Since Ironman my mind has been focussed on the Yomp. Yomping Since 1664 is a charity hike the whole length of the South Downs Way non stop, mainly fundraising for the Royal Marine Charitable Trust, but for me also making money for Autism Hampshire. As the Royal Marines were inaugurated in 1664 the length of the South Downs Way was extended to 166.4 kilometres or 103 miles.
Friday afternoon saw my friends Kramar and Alan arrive at mine full of excitement and anticipation of what was to come over the weekend. We decided a good feed was in order so we polished off a tasty three courses at a local village pub. For once there was no guilt in the sticky toffee pudding, we would burn thousands of calories over the following days. We all went to bed early, but before not much sleep at 03.10 my alarm rang and Yomp Day had arrived. I’d laid all the breakfast out the night before which saved valuable time. Porridge, bananas and bacon sandwiches, all washed down with a mug of tea.
In no time we were in the car heading to Winchester. Although I’d been a steward at this event last year I was still a little nervous at what was ahead. In training I’d done a few 30 mile hikes but this was over three times that distance. My plan was to just take each 30 miles at time and try not to think of the distances as a total. The start point was already buzzing when we got there. Last year there were only few brave enough to take on the yomp, but this year there were over 60. Including serving Royals from 40 Commando and a whole team of wives and girlfriends aptly names The Bootneckettes. Film maker and honorary green beret holder Chris Terill was there to not only complete but also to film. Also present to start the event was Cassidy Little, the winner of the people’s Strictly Come Dancing for Comic Relief.
05.30 and we were all called forward to the start and after a few wise words from yomp mastermind Robin Hollington and Cassidy we were off. The start of what was to become an epic and life-affirming challenge. Our team was now complete with Max and Dominic and although we were told we didn’t have to stay as a team we decided we’d do our best to stick together. The first few miles flew by. We were all still fairly well bunched and the chat and leg pulling was flowing nicely as were the pings from my phone with messages of good luck and support from friends.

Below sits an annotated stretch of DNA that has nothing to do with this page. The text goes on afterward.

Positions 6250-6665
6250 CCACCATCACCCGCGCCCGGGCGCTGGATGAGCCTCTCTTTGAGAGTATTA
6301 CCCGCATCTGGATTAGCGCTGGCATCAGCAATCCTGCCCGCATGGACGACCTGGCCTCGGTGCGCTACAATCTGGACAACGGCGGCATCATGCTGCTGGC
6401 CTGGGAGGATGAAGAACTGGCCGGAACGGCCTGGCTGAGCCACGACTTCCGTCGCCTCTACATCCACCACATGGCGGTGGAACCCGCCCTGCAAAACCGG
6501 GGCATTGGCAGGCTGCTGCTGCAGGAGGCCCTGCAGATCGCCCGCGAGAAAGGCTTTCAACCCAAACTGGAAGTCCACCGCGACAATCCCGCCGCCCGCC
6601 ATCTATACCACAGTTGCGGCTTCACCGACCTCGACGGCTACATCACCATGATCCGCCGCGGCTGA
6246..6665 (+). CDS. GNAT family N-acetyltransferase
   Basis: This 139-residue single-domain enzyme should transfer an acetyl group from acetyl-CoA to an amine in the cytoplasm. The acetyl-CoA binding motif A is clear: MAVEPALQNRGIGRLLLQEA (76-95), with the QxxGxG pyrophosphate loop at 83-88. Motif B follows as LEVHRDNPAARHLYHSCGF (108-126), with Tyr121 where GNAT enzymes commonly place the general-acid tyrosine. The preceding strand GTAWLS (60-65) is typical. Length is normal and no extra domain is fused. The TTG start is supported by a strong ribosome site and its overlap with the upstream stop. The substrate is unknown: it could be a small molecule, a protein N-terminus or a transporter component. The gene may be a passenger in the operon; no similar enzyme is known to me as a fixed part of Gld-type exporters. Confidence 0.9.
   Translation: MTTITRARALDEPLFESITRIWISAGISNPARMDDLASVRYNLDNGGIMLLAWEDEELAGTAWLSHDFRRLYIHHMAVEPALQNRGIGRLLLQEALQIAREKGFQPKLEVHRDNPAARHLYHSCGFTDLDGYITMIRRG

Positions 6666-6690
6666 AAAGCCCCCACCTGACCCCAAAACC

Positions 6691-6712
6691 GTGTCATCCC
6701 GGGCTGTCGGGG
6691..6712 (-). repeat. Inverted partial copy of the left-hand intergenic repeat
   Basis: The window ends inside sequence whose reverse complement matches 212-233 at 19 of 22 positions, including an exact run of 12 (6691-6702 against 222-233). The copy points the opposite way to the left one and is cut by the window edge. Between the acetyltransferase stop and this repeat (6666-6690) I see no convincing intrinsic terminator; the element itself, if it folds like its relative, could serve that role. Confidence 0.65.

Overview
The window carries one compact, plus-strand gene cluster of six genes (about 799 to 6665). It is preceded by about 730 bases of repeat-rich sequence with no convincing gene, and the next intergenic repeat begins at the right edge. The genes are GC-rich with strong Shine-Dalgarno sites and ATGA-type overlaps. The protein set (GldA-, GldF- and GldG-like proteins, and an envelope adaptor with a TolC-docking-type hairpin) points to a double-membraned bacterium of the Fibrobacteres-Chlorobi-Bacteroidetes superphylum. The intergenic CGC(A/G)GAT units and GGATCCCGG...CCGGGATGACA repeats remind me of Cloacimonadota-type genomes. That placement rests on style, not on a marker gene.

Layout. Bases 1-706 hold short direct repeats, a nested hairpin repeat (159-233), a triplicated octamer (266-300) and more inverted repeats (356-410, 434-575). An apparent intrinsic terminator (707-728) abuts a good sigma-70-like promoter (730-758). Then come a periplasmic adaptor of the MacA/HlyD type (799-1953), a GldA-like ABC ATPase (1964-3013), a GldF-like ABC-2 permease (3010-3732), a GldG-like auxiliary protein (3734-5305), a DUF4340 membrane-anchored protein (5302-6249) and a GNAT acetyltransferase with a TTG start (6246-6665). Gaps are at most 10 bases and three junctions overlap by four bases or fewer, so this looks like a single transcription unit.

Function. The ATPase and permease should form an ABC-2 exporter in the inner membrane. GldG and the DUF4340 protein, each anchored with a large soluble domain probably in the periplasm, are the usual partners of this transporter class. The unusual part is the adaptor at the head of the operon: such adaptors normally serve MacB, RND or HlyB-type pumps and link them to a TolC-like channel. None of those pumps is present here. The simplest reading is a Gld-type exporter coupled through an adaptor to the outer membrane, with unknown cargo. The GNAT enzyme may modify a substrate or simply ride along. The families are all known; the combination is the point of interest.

All was running smoothly until I noticed a chap in front about to head off down the wrong path. I whistled and got him back on track only for him to tell me he’d seen another group go that way. With nearly 100 miles still to go the last thing I needed was extra distance chasing lost souls, but I couldn’t just ignore the situation. I ran down the track eventually catching them quite some way down. It was the team headed by Sian Woodland who raises a huge amount of money for charity and they were very grateful to be stopped before they’d gone too far. I caught up with the team at the first drink stop. Time for a Mars bar and top up our water before moving on. I knew this part of the route well and we were making great time.
The first proper hill was Old Winchester Hill. I knew that not far after was the second drink stop and also a chance to get an ice cream. With nearly clear blue skies the weather was perfect. Next stop would be lunch, which we were all looking forward to. A team from 40 Commando had brought a field kitchen to feed us en route and we started making guesses on what would be on offer. It was about this time I felt my first injury, a knot in my right calf muscle was gradually getting worse, more uncomfortable than painful. What I also learned was that to mention any injury would unleash a torrent of abuse from team mates. Best to ‘man up’ and shut up.